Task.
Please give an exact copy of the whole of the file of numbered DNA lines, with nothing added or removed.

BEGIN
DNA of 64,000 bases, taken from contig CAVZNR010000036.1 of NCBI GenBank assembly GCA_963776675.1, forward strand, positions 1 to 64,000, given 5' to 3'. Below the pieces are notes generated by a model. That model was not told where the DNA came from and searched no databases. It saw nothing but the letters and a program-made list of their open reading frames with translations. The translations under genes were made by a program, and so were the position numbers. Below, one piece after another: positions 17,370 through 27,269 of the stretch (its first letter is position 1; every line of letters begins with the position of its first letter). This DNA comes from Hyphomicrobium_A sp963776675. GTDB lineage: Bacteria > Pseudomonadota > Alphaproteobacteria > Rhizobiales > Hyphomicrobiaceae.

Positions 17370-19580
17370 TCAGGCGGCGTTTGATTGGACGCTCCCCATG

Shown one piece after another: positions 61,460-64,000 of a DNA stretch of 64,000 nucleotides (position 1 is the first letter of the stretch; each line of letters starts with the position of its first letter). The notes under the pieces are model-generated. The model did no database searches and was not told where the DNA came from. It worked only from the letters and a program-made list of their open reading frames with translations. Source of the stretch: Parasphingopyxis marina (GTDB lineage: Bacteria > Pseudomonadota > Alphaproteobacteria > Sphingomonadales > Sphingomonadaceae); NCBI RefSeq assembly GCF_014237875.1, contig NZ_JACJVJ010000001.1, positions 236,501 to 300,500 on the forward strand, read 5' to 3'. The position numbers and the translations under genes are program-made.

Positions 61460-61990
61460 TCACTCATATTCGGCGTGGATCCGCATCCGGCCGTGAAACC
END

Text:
DNA of 64,000 bases, taken from contig CAVZNR010000036.1 of NCBI GenBank assembly GCA_963776675.1, forward strand, positions 1 to 64,000, given 5' to 3'. Below the pieces are notes generated by a model. That model was not told where the DNA came from and searched no databases. It saw nothing but the letters and a program-made list of their open reading frames with translations. The translations under genes were made by a program, and so were the position numbers. Below, one piece after another: positions 17,370 through 27,269 of the stretch (its first letter is position 1; every line of letters begins with the position of its first letter). This DNA comes from Hyphomicrobium_A sp963776675. GTDB lineage: Bacteria > Pseudomonadota > Alphaproteobacteria > Rhizobiales > Hyphomicrobiaceae.

Positions 17370-19580
17370 TCAGGCGGCGTTTGATTGGACGCTCCCCATG

Shown one piece after another: positions 61,460-64,000 of a DNA stretch of 64,000 nucleotides (position 1 is the first letter of the stretch; each line of letters starts with the position of its first letter). The notes under the pieces are model-generated. The model did no database searches and was not told where the DNA came from. It worked only from the letters and a program-made list of their open reading frames with translations. Source of the stretch: Parasphingopyxis marina (GTDB lineage: Bacteria > Pseudomonadota > Alphaproteobacteria > Sphingomonadales > Sphingomonadaceae); NCBI RefSeq assembly GCF_014237875.1, contig NZ_JACJVJ010000001.1, positions 236,501 to 300,500 on the forward strand, read 5' to 3'. The position numbers and the translations under genes are program-made.

Positions 61460-61990
61460 TCACTCATATTCGGCGTGGATCCGCATCCGGCCGTGAAACC